People love to use their electronic devices in the bedroom. With so many small gadgets providing news articles, e-books and games in one tiny package, who can blame them?
National Sleep Foundation polls show approximately 95% of Americans use an electronic device within an hour of going to sleep. In 2013, the foundation found that 89% of adults and 75% of children have at least one electronic device in their bedrooms. Televisions were the most common; MP3 players, tablets and smartphones were also popular.
And if you use your smartphone as an alarm clock, chances are you’re literally going to bed with some form of electronic device.
Technology can interfere with a good night’s sleep in several ways. The biggest problem is these devices are often left on at night and emit light and noise that can disrupt sleep cycles and alter sleep-related hormone levels. The light from electronic screens can trick your body into thinking it’s daytime and stop it from producing melatonin, the hormone that helps regulate sleep.
News articles and games can also keep your mind very active, making it difficult to relax and fall asleep. A 2013 study published in the Behavioral Sleep Medicine journal found that computer and mobile phone use before bed was positively correlated with insomnia.
As long as your phone is on and not in airplane mode, it’s communicating intermittently with nearby cell towers, emitting low levels of radiation. While the effects of cell phone radiation aren’t well understood, a 2008 study found people exposed to mobile radiation for three hours before going to sleep had more trouble falling into and staying in a deep sleep.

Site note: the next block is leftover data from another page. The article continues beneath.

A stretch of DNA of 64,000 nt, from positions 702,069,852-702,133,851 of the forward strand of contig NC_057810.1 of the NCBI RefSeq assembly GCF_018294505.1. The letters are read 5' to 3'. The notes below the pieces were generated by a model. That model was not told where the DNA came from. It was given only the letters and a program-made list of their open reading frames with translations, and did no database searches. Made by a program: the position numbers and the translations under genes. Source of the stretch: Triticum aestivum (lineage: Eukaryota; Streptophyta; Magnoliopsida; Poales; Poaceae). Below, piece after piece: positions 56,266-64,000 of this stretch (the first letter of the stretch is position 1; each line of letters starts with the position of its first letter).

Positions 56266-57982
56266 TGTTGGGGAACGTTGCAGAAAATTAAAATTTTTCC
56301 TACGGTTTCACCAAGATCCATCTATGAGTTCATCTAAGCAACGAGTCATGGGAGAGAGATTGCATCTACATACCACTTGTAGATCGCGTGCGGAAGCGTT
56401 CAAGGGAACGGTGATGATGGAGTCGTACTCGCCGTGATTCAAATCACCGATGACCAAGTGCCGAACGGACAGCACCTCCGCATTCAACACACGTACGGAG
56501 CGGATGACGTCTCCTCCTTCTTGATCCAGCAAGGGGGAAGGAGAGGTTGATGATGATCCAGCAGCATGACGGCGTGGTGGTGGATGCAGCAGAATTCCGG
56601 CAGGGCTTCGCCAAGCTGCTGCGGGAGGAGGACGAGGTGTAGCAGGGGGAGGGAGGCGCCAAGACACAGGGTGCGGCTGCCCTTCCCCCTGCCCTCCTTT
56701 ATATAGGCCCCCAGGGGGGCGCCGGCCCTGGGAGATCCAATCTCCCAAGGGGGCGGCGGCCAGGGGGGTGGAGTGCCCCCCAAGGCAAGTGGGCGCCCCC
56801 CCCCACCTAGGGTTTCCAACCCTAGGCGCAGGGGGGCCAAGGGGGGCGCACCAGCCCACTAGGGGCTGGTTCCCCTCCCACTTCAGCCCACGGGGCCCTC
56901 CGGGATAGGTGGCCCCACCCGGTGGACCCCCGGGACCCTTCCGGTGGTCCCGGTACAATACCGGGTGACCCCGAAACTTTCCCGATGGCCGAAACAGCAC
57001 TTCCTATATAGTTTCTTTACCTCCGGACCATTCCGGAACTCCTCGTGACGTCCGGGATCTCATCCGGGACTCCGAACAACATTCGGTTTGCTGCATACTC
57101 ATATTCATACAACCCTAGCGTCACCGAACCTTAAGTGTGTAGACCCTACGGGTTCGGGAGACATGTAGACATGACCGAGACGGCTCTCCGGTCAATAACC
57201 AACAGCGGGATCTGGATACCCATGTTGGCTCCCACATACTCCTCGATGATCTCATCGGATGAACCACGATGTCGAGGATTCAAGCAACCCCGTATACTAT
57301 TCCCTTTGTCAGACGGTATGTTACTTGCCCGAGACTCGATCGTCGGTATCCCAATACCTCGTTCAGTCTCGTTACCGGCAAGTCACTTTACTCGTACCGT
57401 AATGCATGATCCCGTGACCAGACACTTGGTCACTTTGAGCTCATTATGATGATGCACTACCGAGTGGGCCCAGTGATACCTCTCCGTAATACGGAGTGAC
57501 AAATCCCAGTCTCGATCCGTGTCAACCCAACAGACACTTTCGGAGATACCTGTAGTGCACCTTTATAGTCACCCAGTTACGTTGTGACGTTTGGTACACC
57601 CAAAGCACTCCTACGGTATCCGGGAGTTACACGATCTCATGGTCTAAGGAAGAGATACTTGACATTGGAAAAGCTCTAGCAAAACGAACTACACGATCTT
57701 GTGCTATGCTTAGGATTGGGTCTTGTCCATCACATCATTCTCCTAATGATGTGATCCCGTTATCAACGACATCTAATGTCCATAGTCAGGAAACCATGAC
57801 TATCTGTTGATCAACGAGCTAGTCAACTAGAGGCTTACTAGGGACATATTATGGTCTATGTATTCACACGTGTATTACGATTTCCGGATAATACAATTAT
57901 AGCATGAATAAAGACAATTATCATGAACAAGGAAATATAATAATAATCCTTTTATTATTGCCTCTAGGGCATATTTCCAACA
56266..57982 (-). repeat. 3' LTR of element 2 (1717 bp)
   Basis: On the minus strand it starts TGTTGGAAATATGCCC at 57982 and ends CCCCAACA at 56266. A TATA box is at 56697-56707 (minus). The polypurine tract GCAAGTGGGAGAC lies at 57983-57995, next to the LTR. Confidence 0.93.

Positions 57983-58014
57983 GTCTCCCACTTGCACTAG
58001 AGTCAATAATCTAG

The result is later bedtimes and a higher incidence of waking during the night. It’s not surprising, then, that research shows children with electronic devices in their bedrooms sleep less and experience lower-quality sleep than children without gadgets. Sleep quality suffers most dramatically when devices are regularly left on during the night. And the higher the number of gadgets, the lower the quality of sleep.
So what to do?
One solution is an electronic curfew. One hour before bed, remove all electronic devices from the bedroom.
Some sleep specialists suggest no TV right before bed, but some people feel they need the distraction of TV to fall asleep. Those people can try using a TV-timer — featured on most modern TVs — which will automatically turn off the television after a chosen period.
If you use your phone as an alarm clock, consider switching to an “old school” alarm clock with no digital lights. It will not be as disruptive to sleep.
And while it might be tempting to track your sleep using an app on your tablet or phone, it’s probably best to leave these devices in the living room. You’ll get a better night’s sleep, even if you don’t have the data to prove it.
Editor’s note: Michael J. Breus is a clinical psychologist and a fellow of the American Academy of Sleep Medicine. He writes about sleep issues on his website, TheSleepDoctor.com. Any opinions expressed here are solely his.